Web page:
Author Archives: Ian Demack

Nip it in the bud

In our mediation practice, we have noticed an increase in the number of people who believe they have been bullied. Frequently, allegations of bullying or harassment will be met by a counterclaim of similar behavior. Both parties may genuinely believe that they are victims of each other, regardless of their relative status within the organisation. But maintaining a victim stance is hard work. People who see themselves as victims find it hard to listen to and acknowledge each other’s points of view. And the more they become entrenched in their positions, the harder mediation becomes.

Here is a simple rule of thumb: the earlier the mediation, the greater its chances of success. If a mediation is called as soon as the problems surface, the employees involved are more likely to display some residual goodwill towards each other. If a formal complaint has been lodged, then an investigation is the next logical step. During an investigation people are questioned, witnesses are interviewed, and all those involved tend to harden their positions. This creates further tensions that may impede mediation. If possible, seek assistance from a skilled mediator before the dispute escalates to the point where one party feels the need to lodge a written grievance.

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Am I being bullied?

Sometimes, we can feel uncomfortable with the way other people treat us at work. But are we being bullied? Let’s take a moment to consider the legal definition of workplace bullying. It occurs when an individual or a group of people engages in bullying behavior in the workplace. Their target may be another individual, orContinue Reading

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The high cost of workplace stress

Sustained stress creates an unsustainable workplace. High levels of stress lead to conflict for several reasons: People try to escape from the reality of a stressful workplace by focusing their energies on their enemy—whether that person be a colleague or a manager. When people are snapped at they’ll snap at others. Stressed team members areContinue Reading

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Five causes of workplace conflict

When we find ourselves in conflict it’s easy to focus on our feelings of anger and frustration, rather than trying to identify the causes of the conflict. Sometimes, conflict occurs in the workplace because individual roles and responsibilities have not been clarified. But sometimes the causes of conflict run deep. Let’s look at five differentContinue Reading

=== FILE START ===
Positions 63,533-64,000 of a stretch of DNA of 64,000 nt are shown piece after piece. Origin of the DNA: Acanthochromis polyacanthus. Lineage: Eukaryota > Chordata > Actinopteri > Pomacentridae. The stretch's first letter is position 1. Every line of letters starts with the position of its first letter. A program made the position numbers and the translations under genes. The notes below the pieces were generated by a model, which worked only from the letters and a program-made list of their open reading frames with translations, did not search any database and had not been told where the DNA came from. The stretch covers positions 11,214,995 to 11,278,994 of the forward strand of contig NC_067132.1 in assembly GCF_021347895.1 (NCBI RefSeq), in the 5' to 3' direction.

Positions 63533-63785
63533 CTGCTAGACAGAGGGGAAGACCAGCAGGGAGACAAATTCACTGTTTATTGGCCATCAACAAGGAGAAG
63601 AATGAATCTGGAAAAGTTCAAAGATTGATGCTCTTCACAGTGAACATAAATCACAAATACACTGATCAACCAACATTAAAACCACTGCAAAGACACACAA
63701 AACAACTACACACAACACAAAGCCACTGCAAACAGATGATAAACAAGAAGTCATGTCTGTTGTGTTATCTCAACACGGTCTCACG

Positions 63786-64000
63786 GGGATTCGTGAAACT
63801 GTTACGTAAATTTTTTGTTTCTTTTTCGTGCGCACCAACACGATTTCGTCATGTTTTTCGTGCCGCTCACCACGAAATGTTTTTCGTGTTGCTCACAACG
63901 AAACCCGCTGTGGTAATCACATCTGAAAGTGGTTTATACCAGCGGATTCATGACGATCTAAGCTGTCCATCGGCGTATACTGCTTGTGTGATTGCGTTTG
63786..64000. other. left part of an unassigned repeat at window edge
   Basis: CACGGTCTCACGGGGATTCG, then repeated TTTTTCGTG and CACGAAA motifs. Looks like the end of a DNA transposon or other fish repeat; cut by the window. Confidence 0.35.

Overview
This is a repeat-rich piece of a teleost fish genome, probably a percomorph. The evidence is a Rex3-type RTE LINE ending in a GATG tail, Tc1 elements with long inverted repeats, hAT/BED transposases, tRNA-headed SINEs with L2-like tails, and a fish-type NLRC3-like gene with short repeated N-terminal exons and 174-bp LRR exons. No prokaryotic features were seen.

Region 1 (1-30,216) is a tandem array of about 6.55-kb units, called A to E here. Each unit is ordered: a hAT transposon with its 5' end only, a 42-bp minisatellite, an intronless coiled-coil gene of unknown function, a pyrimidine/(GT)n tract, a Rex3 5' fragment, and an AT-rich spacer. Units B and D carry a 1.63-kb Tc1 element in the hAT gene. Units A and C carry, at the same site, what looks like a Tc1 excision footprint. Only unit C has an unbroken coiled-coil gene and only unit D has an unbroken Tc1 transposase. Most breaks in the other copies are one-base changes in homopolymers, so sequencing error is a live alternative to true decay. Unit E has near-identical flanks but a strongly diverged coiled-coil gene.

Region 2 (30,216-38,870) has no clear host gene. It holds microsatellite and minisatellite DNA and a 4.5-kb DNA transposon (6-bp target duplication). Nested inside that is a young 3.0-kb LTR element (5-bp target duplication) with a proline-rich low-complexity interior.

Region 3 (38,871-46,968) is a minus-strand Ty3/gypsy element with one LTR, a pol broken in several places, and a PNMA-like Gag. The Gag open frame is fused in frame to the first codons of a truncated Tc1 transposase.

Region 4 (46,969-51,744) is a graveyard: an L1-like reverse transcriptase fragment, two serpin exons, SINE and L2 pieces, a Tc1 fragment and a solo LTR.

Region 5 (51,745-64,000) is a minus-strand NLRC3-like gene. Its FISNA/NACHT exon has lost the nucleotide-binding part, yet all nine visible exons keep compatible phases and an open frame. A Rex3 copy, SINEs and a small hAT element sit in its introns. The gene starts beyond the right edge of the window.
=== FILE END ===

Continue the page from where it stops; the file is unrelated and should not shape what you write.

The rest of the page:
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When my colleague is in pain

When introverts experience emotional pain, they often wall themselves off from others. They would rather be left alone, to work through their pain in private. It’s essential to their healing. In the workplace, however, such behaviour can be seen as disengagement or disinterest. People who are in pain may not interact as freely with theirContinue Reading

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The artist and the cynic

Peter Sculthorpe, the Australian composer whose work celebrated Australia’s indigenous culture and evoked the mystery and grandeur of the outback, died earlier this month. He was 85—and began writing music at the age of seven. How did his piano teacher react when she found out? You might think that she would have been excited. AndContinue Reading

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The vexed question of leadership

A recent survey by the Centre for Workplace Leadership, a research institute based at the University of Melbourne, reveals that three out of every four Australian workers are dissatisfied with their managers. They agreed that our workplaces need better management and leadership. Ironically, three out of four workers also believe that they possess the skillsContinue Reading

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Five cognitive distortions: Schumpeterianism

This is the fifth in a series of blog posts looking at five cognitive distortions of high achievers. Today, our topic is Schumpeterianism, better understood as the principal of creative destruction. Popularised by the Austrian economist Joseph Schumpeter (1883 – 1950), it states that the old must be destroyed to make way for the new. Of course, this idea itselfContinue Reading

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Five cognitive distortions: blank-canvas thinking

This is the fourth in a series of blog posts looking at five cognitive distortions of high achievers. Today, our topic is blank-canvas thinking. A blank canvas offers us infinite possibilities, with minimal constraints. Blank-canvas thinkers are always searching for ideas without precedents; they’re the first to throw the Style Manual out the window. In many ways, this isContinue Reading

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Five cognitive distortions: correct overgeneralisation

This is the third in a series of blog posts looking at five cognitive distortions of high achievers. Today, we’re looking at correct overgeneralisation. Michael Dearing defines this as making universal judgements from limited observations. In other words, basing critical decisions on scant data. Sounds like something many of us do–but Dearing adds this kicker: and beingContinue Reading

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